Periodontal diseases are infections of the gums that gradually destroy the support of your natural teeth. Dental plaque is the primary cause of gum disease in genetically-susceptible individuals. Conditions such as diabetes and smoking can increase a person’s susceptibility to gum diseases. The major causee of periodontal infections is dental plaque. More specifically, bacteria found in plaque produce toxins or poisons that irritate the gums. They may cause them to turn red, swell, and bleed easily. If this irritation is prolonged, the gums separate from the teeth causing pockets (spaces) to form. Plaque can also harden into a rough, porous substance known as calculus (or tartar). This can occur both above and below the gum line.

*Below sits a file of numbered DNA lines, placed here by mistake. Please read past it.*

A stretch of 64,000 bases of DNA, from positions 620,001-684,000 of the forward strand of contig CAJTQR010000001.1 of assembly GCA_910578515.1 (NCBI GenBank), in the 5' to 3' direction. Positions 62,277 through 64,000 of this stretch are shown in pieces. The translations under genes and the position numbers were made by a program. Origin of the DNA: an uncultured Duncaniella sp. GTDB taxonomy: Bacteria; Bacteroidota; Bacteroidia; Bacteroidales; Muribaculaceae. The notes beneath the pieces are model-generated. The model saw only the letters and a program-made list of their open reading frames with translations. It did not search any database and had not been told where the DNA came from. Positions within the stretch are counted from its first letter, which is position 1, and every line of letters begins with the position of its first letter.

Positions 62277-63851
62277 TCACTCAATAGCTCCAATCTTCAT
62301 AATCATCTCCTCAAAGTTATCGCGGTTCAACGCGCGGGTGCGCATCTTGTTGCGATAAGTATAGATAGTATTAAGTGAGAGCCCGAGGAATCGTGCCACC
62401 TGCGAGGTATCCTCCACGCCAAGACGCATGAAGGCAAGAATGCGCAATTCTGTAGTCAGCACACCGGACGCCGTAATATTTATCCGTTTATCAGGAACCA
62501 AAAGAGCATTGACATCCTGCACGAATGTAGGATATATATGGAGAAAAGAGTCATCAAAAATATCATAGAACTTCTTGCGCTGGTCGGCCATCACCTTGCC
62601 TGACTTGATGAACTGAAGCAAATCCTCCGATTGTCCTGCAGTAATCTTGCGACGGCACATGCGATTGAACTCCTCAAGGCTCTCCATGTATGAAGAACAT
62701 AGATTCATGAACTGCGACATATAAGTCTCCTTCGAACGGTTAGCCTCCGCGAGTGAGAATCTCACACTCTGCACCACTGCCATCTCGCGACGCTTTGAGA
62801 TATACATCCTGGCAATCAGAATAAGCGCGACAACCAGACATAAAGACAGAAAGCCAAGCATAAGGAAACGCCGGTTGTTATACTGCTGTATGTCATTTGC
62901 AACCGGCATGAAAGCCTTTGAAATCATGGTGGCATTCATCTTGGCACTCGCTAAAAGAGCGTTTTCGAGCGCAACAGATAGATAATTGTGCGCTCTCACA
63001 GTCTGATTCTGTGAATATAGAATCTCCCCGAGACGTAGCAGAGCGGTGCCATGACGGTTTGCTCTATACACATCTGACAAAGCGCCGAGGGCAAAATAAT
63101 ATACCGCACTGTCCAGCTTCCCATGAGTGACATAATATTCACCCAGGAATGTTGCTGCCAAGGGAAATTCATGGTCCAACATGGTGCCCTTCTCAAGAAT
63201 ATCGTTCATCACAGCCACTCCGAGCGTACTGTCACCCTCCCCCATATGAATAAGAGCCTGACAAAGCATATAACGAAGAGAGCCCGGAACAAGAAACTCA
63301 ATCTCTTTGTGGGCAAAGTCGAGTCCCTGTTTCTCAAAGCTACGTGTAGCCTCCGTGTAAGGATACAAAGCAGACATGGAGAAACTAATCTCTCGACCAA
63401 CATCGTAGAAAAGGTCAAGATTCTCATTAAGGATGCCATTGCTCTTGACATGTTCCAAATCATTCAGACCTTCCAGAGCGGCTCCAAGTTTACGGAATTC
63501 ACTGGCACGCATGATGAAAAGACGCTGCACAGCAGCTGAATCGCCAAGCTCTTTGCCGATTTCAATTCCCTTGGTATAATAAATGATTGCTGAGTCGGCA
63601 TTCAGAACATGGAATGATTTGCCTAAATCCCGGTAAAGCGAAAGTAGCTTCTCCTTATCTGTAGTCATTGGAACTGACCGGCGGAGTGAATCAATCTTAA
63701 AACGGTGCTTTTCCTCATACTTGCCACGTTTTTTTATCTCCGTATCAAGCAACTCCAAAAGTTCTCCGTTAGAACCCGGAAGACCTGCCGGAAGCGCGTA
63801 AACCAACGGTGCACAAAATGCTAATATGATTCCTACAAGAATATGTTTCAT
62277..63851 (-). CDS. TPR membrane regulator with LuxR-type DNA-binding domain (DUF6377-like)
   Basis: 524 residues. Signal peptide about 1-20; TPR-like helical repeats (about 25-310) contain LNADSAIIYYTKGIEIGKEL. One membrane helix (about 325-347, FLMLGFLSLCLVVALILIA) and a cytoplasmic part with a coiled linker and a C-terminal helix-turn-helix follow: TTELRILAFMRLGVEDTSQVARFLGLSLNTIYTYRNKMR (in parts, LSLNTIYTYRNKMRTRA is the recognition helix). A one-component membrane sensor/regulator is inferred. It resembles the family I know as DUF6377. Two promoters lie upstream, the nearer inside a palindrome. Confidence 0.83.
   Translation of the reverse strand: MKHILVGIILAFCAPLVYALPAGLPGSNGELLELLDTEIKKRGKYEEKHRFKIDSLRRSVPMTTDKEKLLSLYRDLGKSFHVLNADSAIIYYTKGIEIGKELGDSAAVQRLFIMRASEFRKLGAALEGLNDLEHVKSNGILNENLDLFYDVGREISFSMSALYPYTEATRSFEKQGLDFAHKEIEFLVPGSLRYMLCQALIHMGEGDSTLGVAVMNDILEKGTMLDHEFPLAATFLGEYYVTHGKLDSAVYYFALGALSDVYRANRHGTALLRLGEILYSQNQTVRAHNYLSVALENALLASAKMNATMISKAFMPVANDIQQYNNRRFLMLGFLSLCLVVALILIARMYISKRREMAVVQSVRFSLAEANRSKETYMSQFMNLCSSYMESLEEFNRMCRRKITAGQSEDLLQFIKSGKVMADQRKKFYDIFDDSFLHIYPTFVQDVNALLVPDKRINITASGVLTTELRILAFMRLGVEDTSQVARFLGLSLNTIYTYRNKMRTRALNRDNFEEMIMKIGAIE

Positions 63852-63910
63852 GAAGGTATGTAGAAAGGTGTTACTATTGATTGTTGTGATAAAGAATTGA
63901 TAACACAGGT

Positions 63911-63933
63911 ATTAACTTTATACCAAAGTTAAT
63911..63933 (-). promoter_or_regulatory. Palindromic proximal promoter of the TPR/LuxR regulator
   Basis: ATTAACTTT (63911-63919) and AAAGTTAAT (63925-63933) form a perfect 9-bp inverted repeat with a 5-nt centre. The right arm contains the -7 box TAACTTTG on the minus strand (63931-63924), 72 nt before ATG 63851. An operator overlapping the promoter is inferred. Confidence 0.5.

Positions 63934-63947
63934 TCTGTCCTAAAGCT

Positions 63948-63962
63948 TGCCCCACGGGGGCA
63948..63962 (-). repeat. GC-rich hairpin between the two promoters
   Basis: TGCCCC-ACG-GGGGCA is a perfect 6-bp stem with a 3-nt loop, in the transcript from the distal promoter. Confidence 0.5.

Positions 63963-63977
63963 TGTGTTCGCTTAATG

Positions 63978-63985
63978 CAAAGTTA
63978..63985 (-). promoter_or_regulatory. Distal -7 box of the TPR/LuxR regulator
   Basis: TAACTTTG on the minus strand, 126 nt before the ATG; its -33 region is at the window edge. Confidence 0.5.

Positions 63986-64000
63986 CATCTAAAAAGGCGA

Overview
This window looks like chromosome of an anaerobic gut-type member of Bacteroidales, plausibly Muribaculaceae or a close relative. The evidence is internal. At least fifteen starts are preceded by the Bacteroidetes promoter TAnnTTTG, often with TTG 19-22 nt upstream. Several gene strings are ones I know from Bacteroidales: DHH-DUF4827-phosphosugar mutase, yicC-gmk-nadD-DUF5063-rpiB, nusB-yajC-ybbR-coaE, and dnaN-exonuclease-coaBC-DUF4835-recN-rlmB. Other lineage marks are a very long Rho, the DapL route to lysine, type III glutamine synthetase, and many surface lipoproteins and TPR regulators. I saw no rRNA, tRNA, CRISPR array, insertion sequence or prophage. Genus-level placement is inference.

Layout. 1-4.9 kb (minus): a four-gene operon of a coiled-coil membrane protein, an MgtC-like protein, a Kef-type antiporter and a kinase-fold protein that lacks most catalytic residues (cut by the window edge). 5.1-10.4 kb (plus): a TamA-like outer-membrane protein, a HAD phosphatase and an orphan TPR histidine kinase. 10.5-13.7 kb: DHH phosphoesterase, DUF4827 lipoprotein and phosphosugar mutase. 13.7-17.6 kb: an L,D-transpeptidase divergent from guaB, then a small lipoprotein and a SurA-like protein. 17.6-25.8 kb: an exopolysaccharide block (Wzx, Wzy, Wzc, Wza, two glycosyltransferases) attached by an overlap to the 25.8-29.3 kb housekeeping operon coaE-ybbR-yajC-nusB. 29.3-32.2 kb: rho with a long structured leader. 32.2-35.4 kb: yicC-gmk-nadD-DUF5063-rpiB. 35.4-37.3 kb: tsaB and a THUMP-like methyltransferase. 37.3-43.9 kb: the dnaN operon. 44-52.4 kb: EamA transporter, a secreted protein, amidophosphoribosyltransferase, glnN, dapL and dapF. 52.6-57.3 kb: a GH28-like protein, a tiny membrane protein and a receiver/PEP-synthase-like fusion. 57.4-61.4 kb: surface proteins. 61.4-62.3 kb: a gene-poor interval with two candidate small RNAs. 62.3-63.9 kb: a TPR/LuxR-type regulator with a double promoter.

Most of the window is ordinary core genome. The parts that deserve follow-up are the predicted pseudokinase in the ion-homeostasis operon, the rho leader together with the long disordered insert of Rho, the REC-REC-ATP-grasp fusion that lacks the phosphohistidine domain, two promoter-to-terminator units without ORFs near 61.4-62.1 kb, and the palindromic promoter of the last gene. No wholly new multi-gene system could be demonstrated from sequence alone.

As periodontal diseases progress, the supporting gum tissue and bone that holds teeth in place deteriorate. If left untreated, this leads to tooth loss.
However, don’t be fooled. With periodontal disease, bleeding, redness, and swelling do not have to be present. Further, pain is usually not associated with periodontal disease. This disease damages the teeth, gum, and jawbone of more than 80 percent of Americans by age 45.
From 2007 (left Xray) to 2011 (right Xray), this patient went without any treatment. Her condition went from treatable to hopeless due to a severe loss of supporting bone.